public async static Task Main()
    {

        var num1 = 1;
        var num2 = 4;

        Console.WriteLine("Making http-request wait ...\r\n");      

        var mathAddResult = await _httpClient.GetAsync($"/math/add/{num1}/{num2}");

        // 200 = OK
        if(mathAddResult.StatusCode == HttpStatusCode.OK)
        {   
            Console.WriteLine(await mathAddResult.Content.ReadAsStringAsync());
        }
    }
}

The output:

Making http-request wait ... 

5

The running version of code above is now runnable on .NET Fiddle .

TL;DR:

For understanding and learning Flask, take a look on its documentions . (It's short and well). I'm sure you will have complex web-services, such as accepting complex or pocco objects as your web-service inputs and returning complex objects (as json) as web-serivce results.

In that case you need to know how Flask jsonify works, This link will tell you how .

Ok, on the other hand, in your C# application you will have those complex objects and scenarios as well. You need to know how to serialize, deseriaze and etc.

Microsoft did a great job for its tutorials here:

https://docs.microsoft.com/en-us/aspnet/web-api/overview/advanced/calling-a-web-api-from-a-net-client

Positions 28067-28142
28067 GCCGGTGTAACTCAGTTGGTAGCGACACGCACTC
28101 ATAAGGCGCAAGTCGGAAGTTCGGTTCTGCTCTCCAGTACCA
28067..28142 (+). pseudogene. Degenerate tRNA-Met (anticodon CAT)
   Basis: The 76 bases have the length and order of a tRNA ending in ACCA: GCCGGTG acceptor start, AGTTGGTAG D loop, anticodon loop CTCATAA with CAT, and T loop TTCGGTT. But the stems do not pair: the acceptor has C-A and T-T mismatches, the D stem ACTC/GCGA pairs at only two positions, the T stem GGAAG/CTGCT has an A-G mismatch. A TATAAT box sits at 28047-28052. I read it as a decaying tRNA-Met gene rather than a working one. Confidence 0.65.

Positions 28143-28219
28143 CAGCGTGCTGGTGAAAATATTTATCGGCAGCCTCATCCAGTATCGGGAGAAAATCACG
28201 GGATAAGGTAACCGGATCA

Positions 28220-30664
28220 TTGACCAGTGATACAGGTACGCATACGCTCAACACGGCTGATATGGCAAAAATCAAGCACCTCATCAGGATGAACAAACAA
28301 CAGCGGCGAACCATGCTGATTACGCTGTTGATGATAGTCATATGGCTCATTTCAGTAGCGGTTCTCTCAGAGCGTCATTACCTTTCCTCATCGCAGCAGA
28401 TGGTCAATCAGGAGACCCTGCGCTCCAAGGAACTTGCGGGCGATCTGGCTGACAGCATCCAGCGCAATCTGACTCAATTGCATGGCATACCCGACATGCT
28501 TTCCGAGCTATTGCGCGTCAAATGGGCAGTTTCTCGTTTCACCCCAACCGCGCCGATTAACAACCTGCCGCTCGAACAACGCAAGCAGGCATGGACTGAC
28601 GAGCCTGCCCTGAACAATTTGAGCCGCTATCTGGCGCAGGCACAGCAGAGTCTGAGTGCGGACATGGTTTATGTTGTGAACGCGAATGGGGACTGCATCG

and

https://docs.microsoft.com/en-us/dotnet/api/system.net.http.httpclient?view=netframework-4.8


I really do not understand the question. You do not want to install python, you do not want to introduce it to your system since it has an additional maintance cost and your team lacks the basic knowledge of it. Still, you want to "productionize" it without anyone knowing.

My assumption you want to have a scripting language, and for some reason you decided on python. My answer is based on this assumption.

IronPython is why we have dynamic keyword and DLR in .net world. You can host it you application and make it compile some python code to .net compatible types.

IronPython's own documentation mentions it https://ironpython.net/documentation/dotnet/dotnet.html#accessing-python-code-from-other-net-code